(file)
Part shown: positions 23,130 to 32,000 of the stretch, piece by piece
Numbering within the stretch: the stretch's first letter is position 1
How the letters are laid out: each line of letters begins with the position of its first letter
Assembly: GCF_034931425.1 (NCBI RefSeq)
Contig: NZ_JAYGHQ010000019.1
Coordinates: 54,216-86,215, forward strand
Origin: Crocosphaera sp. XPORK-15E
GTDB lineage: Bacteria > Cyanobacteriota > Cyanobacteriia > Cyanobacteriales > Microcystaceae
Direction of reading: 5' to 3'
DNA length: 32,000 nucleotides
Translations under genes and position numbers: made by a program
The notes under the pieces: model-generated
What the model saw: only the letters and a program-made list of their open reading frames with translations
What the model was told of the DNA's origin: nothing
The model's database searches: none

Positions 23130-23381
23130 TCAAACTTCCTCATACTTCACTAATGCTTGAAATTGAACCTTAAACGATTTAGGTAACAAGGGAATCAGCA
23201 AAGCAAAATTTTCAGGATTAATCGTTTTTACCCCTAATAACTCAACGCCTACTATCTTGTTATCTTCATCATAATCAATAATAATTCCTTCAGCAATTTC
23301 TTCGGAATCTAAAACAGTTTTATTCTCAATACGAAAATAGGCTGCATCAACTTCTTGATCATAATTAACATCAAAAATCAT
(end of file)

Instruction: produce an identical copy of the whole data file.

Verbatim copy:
Part shown: positions 23,130 to 32,000 of the stretch, piece by piece
Numbering within the stretch: the stretch's first letter is position 1
How the letters are laid out: each line of letters begins with the position of its first letter
Assembly: GCF_034931425.1 (NCBI RefSeq)
Contig: NZ_JAYGHQ010000019.1
Coordinates: 54,216-86,215, forward strand
Origin: Crocosphaera sp. XPORK-15E
GTDB lineage: Bacteria > Cyanobacteriota > Cyanobacteriia > Cyanobacteriales > Microcystaceae
Direction of reading: 5' to 3'
DNA length: 32,000 nucleotides
Translations under genes and position numbers: made by a program
The notes under the pieces: model-generated
What the model saw: only the letters and a program-made list of their open reading frames with translations
What the model was told of the DNA's origin: nothing
The model's database searches: none

Positions 23130-23381
23130 TCAAACTTCCTCATACTTCACTAATGCTTGAAATTGAACCTTAAACGATTTAGGTAACAAGGGAATCAGCA
23201 AAGCAAAATTTTCAGGATTAATCGTTTTTACCCCTAATAACTCAACGCCTACTATCTTGTTATCTTCATCATAATCAATAATAATTCCTTCAGCAATTTC
23301 TTCGGAATCTAAAACAGTTTTATTCTCAATACGAAAATAGGCTGCATCAACTTCTTGATCATAATTAACATCAAAAATCAT